Garlic. I have recurring yeast infections, or sometimes just
itchiness, and spent a lot of money on messy creams, but in
the end, what works for me is a garlic suppository. Just
peel the clove of garlic, but make sure you don't cut it or
nick it - when I do, I wake up tasting garlic - and insert
overnight. Sometimes it will take a few nights, sometimes it
clears up with one. The friend who told me about this said
she keeps a few cloves in a jar of olive oil in her
bathroom. I keep aside any pristine cloves when I'm cooking
so I have them when I want them.
Hope this helps! Itching is no fun.
no more scratching
I gave birth 8 months ago and got the Mirena IUD inserted about 6 months ago. I have
had recurring yeast infections and I do not know if it has been since childbirth or the
IUD insertion. Does anybody know if this is normal? I keep telling myself that I will
make an appointment to see my doctor, but then the infection usually goes away. I
plan on making an appt this week but am wondering if anybody has any insight.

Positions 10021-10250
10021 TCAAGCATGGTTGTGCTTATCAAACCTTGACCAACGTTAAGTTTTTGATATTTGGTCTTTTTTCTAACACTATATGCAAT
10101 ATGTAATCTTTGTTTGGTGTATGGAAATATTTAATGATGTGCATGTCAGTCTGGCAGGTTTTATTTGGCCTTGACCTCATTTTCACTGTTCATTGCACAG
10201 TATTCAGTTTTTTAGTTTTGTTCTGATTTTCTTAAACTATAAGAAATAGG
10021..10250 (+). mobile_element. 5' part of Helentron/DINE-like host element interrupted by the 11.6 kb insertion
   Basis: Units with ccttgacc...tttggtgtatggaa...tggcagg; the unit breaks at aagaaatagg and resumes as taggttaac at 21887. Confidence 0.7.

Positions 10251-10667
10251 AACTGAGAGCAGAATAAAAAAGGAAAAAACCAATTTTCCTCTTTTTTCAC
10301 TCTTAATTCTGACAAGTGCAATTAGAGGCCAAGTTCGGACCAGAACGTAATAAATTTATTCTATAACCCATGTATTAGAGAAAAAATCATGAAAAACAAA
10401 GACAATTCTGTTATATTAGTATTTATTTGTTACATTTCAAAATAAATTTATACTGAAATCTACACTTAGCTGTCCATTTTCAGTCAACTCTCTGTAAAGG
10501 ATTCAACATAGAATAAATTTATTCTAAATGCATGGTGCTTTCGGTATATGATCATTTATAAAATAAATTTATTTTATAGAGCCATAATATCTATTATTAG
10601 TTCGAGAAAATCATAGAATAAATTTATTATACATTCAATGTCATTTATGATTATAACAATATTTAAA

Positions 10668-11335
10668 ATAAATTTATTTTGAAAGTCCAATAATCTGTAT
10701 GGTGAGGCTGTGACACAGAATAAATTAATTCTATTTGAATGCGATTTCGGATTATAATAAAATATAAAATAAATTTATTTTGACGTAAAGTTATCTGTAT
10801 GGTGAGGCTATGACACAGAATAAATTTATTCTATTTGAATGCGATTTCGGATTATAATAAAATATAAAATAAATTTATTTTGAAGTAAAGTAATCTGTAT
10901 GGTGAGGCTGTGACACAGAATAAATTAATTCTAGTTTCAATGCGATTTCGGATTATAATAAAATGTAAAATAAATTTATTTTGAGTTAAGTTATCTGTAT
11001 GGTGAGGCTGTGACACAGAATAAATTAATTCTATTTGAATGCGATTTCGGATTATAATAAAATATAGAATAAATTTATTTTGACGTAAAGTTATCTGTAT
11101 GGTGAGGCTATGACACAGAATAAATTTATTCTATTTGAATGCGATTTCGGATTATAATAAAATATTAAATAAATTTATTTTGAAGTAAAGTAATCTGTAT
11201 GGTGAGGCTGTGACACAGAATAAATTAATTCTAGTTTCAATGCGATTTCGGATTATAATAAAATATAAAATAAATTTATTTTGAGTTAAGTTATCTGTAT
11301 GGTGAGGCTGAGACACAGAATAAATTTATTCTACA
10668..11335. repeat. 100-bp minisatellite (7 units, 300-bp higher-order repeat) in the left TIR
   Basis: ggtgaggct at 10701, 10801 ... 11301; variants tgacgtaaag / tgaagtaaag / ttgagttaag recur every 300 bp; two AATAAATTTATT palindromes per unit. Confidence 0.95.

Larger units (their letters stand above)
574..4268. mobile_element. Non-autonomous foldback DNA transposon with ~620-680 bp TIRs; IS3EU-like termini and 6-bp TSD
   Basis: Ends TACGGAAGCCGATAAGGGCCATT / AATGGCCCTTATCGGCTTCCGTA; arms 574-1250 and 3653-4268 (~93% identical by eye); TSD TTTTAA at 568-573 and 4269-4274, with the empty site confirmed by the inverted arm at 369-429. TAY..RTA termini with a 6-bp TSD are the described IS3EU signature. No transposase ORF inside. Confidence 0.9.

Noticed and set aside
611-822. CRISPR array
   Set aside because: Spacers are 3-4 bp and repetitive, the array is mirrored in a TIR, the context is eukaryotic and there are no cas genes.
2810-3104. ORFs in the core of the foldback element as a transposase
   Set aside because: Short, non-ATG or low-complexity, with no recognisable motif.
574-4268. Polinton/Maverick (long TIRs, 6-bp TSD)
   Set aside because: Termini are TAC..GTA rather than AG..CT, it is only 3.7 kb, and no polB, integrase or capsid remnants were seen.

I don't know if it's ''normal'' to have recurring yeast
infections after a C-section or not BUT I have had recurring
yeast infections often in my life. You MUST see your doctor. It
might feel like the infection goes away on it's own but it was
never the case for me. Your doctor will certainly get cultures
to identify what is really happening. I personally have had to
get medication many times in a row to get ride of it
completely. Actually what really broke the cycle was a
homeopathic medication but that's a different story ...
So my wife has had a recurrent yeast infection for about seven
years. It's not constant. Sometimes she'll go for many months
without any problems; other times it will be a monthly battle.
She went six months of her pregnancy without any yeast, though,
so that was a victory. She's tried just about everything, from
dietary changes to healthy flora to boric acid. We've noticed
what could be a pattern: It seems like periods of intense sex
will often precede an infection for her. So now we're wondering
if maybe I have yeast as well, and we've just been passing it
back and forth all these years. Some of the advice in the BPN
archives suggests this could be the case.